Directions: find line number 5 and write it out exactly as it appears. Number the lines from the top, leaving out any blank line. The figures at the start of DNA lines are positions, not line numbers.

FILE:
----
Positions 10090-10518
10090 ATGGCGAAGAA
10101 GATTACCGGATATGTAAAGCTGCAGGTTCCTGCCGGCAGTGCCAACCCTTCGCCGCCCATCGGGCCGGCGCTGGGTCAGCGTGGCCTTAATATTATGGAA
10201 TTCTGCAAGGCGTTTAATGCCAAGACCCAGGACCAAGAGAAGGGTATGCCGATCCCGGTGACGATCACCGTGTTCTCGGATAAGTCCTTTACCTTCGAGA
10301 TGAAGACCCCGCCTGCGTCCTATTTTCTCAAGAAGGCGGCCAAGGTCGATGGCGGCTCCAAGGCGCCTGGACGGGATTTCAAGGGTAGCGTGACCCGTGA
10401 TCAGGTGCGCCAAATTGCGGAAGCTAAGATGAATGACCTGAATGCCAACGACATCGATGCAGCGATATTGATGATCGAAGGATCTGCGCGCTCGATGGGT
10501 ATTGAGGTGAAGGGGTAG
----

10301 TGAAGACCCCGCCTGCGTCCTATTTTCTCAAGAAGGCGGCCAAGGTCGATGGCGGCTCCAAGGCGCCTGGACGGGATTTCAAGGGTAGCGTGACCCGTGA